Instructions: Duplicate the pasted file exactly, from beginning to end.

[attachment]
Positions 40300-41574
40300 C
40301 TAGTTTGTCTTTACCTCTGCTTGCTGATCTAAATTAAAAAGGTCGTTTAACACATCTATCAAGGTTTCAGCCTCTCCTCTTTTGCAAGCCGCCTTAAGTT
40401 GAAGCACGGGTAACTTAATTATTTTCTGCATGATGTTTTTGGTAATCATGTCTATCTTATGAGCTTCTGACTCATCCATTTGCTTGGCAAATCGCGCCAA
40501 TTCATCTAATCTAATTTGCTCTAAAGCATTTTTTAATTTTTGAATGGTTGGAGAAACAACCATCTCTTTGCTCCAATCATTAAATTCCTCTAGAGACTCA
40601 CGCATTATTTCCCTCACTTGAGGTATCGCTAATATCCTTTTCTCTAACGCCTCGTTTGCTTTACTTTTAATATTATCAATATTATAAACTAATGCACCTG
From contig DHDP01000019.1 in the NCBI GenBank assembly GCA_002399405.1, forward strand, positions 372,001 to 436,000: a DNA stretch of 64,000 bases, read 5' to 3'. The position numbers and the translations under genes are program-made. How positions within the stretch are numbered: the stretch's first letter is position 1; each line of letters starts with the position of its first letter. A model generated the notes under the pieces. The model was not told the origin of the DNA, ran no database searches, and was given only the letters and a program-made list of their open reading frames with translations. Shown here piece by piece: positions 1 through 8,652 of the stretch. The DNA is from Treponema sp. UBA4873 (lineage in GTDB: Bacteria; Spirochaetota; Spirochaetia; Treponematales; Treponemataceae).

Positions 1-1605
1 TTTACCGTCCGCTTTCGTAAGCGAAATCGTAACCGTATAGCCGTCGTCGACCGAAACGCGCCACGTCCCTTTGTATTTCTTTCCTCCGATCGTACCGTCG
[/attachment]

Positions 40300-41574
40300 C
40301 TAGTTTGTCTTTACCTCTGCTTGCTGATCTAAATTAAAAAGGTCGTTTAACACATCTATCAAGGTTTCAGCCTCTCCTCTTTTGCAAGCCGCCTTAAGTT
40401 GAAGCACGGGTAACTTAATTATTTTCTGCATGATGTTTTTGGTAATCATGTCTATCTTATGAGCTTCTGACTCATCCATTTGCTTGGCAAATCGCGCCAA
40501 TTCATCTAATCTAATTTGCTCTAAAGCATTTTTTAATTTTTGAATGGTTGGAGAAACAACCATCTCTTTGCTCCAATCATTAAATTCCTCTAGAGACTCA
40601 CGCATTATTTCCCTCACTTGAGGTATCGCTAATATCCTTTTCTCTAACGCCTCGTTTGCTTTACTTTTAATATTATCAATATTATAAACTAATGCACCTG
From contig DHDP01000019.1 in the NCBI GenBank assembly GCA_002399405.1, forward strand, positions 372,001 to 436,000: a DNA stretch of 64,000 bases, read 5' to 3'. The position numbers and the translations under genes are program-made. How positions within the stretch are numbered: the stretch's first letter is position 1; each line of letters starts with the position of its first letter. A model generated the notes under the pieces. The model was not told the origin of the DNA, ran no database searches, and was given only the letters and a program-made list of their open reading frames with translations. Shown here piece by piece: positions 1 through 8,652 of the stretch. The DNA is from Treponema sp. UBA4873 (lineage in GTDB: Bacteria; Spirochaetota; Spirochaetia; Treponematales; Treponemataceae).

Positions 1-1605
1 TTTACCGTCCGCTTTCGTAAGCGAAATCGTAACCGTATAGCCGTCGTCGACCGAAACGCGCCACGTCCCTTTGTATTTCTTTCCTCCGATCGTACCGTCG